Despite a flood in the West-Edens Link that interrupted voting, quadrangle council elections ran smoothly Sunday night with higher than expected turnout.
Other than the WEL, each of the West Campus quads filled their executive offices. However, many of the residential advisor representative positions were left unfilled. Campus Council President Andrew Nurkin said the unfilled RA representative spots--this year's equivalent of quad council representatives from each house--can still be filled sometime in the next week.
"Once students came down and saw that [the RA representative] spots were uncontested, that seemed to generate a little more interest," said Few Quad Residence Coordinator Tegwin Millard. "The idea of a lack of representation kind of jolted people."
Last year, elections in three quads--Crowell, Wannamaker and Clocktower--were called into question after irregular voting procedures, but Nurkin said that as of Monday evening, there had been no problems reported.
"Everything that I heard is that it ran really smoothly," said Nurkin, a senior. "We had very high turnout and several of the elections were contested pretty hotly."
Voting in the WEL was nearly completed before the fire alarms began ringing, the sprinkler system on the sixth floor of Building B went off and residents were evacuated. WEL RC Stephanie Carter said she sent out an e-mail to residents Monday asking if any still wanted to vote and that she would release the final results Tuesday.
Under the new residential life system, most programming decisions and funds have been placed in the hands of quad councils--made up of a president, vice-president, treasurer and communications coordinator, as well as a representative to the 16-member Campus Council and RA representatives. Approximately $18 of each student's residential fee is given to each quad council, which they can use for programming.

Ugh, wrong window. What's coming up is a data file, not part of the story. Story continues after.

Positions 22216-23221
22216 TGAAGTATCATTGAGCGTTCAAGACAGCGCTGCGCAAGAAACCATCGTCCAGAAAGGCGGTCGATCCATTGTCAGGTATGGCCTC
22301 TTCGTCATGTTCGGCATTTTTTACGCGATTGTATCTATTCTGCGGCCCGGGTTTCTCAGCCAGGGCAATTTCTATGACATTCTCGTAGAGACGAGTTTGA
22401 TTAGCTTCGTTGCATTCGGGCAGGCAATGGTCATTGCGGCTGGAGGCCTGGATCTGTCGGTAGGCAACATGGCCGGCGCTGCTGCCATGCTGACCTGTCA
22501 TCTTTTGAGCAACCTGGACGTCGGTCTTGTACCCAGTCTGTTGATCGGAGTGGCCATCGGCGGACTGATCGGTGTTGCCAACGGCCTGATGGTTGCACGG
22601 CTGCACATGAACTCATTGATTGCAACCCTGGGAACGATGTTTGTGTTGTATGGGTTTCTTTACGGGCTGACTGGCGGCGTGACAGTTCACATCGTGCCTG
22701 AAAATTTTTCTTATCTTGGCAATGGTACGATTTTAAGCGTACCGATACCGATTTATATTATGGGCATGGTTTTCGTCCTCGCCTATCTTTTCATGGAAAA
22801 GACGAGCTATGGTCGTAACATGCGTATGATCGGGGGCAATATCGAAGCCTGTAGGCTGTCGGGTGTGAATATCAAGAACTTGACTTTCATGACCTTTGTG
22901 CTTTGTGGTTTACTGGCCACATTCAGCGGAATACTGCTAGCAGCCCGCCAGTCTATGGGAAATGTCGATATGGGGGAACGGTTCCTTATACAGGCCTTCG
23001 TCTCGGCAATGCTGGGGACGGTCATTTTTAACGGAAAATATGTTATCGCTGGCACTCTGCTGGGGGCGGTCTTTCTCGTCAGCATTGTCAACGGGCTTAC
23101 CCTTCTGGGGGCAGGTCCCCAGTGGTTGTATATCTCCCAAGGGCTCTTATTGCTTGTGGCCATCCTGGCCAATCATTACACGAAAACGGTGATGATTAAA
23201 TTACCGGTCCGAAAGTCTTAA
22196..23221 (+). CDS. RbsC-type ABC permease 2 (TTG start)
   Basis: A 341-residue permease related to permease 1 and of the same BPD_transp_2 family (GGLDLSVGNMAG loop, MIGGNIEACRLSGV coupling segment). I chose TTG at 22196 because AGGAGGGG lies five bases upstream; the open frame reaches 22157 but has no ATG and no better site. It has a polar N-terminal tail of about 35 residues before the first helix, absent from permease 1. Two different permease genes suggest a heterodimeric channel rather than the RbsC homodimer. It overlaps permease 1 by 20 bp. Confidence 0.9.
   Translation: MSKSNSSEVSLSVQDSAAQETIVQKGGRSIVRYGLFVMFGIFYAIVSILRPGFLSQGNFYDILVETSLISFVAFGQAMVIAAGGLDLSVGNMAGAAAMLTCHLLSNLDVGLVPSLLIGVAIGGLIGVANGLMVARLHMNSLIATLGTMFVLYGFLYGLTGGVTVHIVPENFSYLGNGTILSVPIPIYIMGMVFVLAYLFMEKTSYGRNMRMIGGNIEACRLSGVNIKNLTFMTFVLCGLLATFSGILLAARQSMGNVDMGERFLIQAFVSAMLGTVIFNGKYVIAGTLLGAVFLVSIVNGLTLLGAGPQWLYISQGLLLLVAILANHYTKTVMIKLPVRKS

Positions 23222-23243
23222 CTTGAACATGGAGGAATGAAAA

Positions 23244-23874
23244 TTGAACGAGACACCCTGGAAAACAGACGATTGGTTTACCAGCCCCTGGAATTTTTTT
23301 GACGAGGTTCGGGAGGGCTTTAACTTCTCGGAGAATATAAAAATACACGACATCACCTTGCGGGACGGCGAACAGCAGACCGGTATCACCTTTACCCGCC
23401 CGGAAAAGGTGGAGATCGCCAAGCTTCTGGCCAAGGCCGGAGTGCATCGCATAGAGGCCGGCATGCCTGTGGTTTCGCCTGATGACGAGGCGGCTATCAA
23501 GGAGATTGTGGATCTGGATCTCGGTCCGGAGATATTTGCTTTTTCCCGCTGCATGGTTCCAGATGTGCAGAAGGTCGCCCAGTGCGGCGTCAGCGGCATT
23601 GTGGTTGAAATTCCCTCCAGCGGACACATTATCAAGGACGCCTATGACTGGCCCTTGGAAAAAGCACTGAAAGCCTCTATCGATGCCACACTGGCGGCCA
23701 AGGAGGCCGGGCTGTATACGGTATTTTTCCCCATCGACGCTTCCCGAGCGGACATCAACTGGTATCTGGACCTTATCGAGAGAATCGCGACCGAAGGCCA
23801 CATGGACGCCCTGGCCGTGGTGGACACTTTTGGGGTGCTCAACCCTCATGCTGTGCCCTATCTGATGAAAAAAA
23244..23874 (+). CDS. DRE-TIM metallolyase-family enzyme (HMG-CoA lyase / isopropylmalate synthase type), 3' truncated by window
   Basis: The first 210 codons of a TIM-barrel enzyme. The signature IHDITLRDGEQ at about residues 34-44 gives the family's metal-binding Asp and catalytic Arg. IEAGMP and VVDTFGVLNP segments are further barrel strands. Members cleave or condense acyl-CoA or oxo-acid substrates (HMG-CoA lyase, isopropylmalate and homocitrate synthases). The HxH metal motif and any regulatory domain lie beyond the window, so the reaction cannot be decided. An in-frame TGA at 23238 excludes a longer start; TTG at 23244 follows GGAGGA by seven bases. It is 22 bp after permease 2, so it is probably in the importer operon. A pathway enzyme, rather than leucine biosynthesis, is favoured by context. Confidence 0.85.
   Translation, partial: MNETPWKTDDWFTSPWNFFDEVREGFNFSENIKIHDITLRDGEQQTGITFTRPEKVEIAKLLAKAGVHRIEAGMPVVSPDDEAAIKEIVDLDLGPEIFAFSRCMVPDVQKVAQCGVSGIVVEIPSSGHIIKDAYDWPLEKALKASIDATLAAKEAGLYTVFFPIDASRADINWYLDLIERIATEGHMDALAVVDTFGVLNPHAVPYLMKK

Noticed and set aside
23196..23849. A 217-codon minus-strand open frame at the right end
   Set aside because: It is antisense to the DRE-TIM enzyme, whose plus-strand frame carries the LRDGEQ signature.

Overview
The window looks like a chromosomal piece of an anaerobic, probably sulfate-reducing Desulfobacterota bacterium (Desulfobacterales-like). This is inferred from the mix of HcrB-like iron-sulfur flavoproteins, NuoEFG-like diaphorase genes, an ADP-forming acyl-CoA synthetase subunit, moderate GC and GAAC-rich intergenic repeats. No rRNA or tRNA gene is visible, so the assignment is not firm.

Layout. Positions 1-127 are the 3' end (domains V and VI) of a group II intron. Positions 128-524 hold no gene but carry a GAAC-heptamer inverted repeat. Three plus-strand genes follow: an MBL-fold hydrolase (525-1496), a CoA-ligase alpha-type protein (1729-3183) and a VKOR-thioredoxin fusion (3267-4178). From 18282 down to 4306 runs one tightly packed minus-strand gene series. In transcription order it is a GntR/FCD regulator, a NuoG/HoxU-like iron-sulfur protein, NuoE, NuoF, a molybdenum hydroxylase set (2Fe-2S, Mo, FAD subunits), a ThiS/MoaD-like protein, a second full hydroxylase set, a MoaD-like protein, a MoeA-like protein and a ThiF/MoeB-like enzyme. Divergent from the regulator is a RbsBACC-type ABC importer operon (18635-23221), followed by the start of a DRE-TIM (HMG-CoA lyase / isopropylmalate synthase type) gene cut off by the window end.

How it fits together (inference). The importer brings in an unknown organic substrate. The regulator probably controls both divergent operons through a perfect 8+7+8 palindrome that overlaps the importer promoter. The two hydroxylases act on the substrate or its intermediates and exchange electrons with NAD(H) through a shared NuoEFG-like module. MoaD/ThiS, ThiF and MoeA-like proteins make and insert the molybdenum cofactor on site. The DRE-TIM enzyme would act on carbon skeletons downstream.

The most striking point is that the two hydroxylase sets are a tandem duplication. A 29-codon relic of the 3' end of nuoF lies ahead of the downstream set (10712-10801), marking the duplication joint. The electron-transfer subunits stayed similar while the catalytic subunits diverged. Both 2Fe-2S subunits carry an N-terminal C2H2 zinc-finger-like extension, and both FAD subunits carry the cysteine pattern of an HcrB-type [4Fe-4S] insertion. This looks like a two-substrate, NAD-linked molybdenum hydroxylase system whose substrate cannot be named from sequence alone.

In a major change from previous years, quad councils no longer are allowed to accept funding requests from outside groups--thereby cutting off a major source of income for student organizations. To offset the change, $5 of the residential fee previously used by Campus Council, quad councils and house councils has been given to the Student Organization Funding Committee, the primary funding group on campus.
Under Campus Council's newly amended constitution, each quad also must host a certain number of events each semester in numerous categories, including community outreach and Durham interaction, faculty interaction, cultural and special interest activities and social/campus interaction.
"There are certain levels of programming that we expect from the quads, [and the new system] is meant to make sure that they're spending that money appropriately," Nurkin said.
He added that the system is similar to the annual review process for selective houses, without the punitive aspect, and that in the inaugural year, Campus Council will be lenient on the requirements.
Central Campus elected its quad council representatives Sunday night as well. East Campus held house council elections last week and will elect two freshmen to Campus Council this week.
Get The Chronicle straight to your inbox
Signup for our editorially curated, weekly newsletter. Cancel at any time.